The Department’s Initiative to Address the Inappropriate Use of Restraint and Seclusion will not only include components that help schools and districts understand how federal law applies to the use of restraint and seclusion, but the Department will also support schools seeking resources and information on the appropriate use of interventions and supports to address the behavioral needs of students with disabilities.
SELECTIVE COLLEGES AND universities tend to overlook students seeking to transfer from community college, despite those students graduating at higher rates than other students, a new report shows.
Notably, nearly half – 49 percent – of all students enrolled in four-year colleges and universities begin at a two-year schools. But the report finds that selective schools are less likely to enroll community college students than other institutions. In fact, when it comes to the 100 most selective colleges, 14 percent of students transfer in, but only 5 percent have transferred from a community college.
Community college students who transfer to selective colleges and universities, the study found, have equal to or higher graduation rates as students who enrolled directly from high school or those who transferred from other four-year schools. They also graduate in a reasonable amount of time, earning their degrees within two and a half years, on average.
WASHINGTON—After months of research, visiting successful programs around the nation, and receiving testimony from experts and concerned citizens, today the Federal Commission on School Safety (Commission) released a 177-page report detailing 93 best practices and policy recommendations for improving safety at schools across the country.
Utilizing the information gathered, the Commission report offers a holistic approach to improving school safety, ranging from supporting the social and emotional well-being of students to enhancing physical building security. Acknowledging there can be no one-size-fits-all solution to this complex problem, the final report serves as a resource guide for families, educators, law enforcement officers, health professionals, and elected leaders to use as they consider the best ways to prevent, mitigate, and recover from acts of violence in schools. The recommendations are based on efforts that are already working in states and local communities.
“Each of us has an important role to play in keeping our students safe while at school,” said Chair of the Federal Commission on School Safety and U.S. Secretary of Education Betsy DeVos. “Through the Commission’s work, it has become even clearer there is no single policy that will make our schools safer. What will work for schools in Montana will be different than what will work for schools in Manhattan. With that in mind, this report provides a wide-ranging menu of best practices and resources that all state, community, and school leaders should consider while developing school safety plans and procedures that will work for their students and teachers.”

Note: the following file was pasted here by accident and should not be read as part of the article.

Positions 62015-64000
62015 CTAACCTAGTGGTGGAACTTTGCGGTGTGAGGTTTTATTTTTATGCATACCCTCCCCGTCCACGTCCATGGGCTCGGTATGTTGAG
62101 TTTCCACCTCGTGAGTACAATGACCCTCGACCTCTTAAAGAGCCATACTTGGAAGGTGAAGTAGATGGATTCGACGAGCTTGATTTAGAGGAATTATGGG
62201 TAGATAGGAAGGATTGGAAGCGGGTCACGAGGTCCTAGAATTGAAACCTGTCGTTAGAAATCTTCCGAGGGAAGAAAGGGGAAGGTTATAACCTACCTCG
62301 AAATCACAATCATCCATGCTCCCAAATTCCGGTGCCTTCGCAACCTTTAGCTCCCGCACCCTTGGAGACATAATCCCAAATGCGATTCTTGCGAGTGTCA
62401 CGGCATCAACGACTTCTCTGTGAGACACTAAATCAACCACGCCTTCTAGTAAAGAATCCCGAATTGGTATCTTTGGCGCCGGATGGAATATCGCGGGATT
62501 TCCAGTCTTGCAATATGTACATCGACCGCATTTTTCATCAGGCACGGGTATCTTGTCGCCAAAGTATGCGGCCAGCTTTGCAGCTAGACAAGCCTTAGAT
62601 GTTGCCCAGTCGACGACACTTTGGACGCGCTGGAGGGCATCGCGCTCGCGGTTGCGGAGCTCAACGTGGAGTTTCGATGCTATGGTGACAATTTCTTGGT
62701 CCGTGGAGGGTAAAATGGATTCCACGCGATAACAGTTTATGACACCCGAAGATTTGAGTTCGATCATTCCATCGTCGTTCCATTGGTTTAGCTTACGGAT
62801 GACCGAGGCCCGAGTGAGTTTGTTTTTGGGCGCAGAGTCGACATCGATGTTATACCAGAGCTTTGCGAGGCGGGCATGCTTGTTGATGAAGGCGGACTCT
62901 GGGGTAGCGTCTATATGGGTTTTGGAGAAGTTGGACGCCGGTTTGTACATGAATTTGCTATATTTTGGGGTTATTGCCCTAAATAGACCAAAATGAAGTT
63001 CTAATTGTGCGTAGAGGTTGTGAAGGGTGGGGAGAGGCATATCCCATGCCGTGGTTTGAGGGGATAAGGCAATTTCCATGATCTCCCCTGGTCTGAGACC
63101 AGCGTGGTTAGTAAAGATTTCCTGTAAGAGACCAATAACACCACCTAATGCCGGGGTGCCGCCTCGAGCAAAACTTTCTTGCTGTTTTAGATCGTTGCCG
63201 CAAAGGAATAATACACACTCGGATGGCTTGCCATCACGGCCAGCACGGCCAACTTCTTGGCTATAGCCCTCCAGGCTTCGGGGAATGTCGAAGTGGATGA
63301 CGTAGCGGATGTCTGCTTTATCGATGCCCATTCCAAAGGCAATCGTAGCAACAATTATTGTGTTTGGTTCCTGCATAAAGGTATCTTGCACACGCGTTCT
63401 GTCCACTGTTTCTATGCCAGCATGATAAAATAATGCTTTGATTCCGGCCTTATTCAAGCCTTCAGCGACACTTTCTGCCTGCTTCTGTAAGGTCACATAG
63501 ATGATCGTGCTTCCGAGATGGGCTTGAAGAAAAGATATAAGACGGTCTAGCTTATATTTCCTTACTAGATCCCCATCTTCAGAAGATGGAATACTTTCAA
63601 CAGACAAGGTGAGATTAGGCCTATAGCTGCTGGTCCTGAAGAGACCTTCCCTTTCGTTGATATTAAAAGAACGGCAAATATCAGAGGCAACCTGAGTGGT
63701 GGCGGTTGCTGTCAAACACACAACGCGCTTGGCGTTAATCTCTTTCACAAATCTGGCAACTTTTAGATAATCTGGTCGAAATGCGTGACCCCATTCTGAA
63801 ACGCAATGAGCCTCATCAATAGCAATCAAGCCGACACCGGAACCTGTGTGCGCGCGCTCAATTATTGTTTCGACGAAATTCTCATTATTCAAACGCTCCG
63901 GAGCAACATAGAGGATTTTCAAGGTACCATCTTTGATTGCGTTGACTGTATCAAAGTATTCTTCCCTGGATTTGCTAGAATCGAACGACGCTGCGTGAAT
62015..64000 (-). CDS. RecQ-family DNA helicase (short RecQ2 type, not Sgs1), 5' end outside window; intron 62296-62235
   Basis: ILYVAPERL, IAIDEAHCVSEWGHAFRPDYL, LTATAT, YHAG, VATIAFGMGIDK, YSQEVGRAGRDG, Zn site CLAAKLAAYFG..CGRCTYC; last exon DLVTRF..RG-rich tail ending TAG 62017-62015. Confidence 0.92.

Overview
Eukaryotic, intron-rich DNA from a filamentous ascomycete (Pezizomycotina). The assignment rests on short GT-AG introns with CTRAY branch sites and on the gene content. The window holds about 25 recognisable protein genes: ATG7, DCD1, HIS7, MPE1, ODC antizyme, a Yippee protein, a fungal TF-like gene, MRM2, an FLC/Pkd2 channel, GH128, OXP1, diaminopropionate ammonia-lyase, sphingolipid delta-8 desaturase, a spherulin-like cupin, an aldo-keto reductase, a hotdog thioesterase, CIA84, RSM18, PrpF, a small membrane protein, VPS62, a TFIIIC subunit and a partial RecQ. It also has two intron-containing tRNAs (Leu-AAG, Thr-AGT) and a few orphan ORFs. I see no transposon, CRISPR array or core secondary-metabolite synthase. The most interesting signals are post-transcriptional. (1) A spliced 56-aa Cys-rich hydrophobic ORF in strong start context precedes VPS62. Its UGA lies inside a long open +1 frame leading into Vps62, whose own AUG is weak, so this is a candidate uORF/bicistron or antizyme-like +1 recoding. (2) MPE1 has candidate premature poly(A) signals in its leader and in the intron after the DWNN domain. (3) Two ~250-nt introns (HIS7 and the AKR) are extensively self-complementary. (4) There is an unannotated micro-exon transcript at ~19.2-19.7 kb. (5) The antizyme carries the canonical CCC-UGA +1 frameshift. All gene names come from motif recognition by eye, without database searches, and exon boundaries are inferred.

Students in U.S. schools were less likely to be suspended in 2016 than they were in 2012. But the progress is incremental, and large gaps — by race and by special education status — remain.
This data comes from an analysis of federal data for NPR in partnership with the nonprofit organization Child Trends. And it comes as the Trump administration is preparing the final report from a school safety commission that is expected to back away from or rescind Obama-era guidance intended to reduce racial disparities in school discipline.
The commission, led by Education Secretary Betsy DeVos, is expected to release its final report in the coming days.
A spike in blood pressure. A racing heart rate. Sweaty palms.
For many adults, this is what they feel when faced with difficult math.
But for kids, math anxiety isn’t just a feeling, it can affect their ability to do well in school. This fear tends to creep up on students when performance matters the most, like during exams or while speaking in class.
One reason for a kid’s math anxiety? How their parents feel about the subject.
“A parent might say, ‘oh I’m not a math person, it’s okay if you’re not good at math either,’ ” Sian Beilock, cognitive scientist and President of Barnard College, says. “It can send a signal to kids about whether they can succeed.”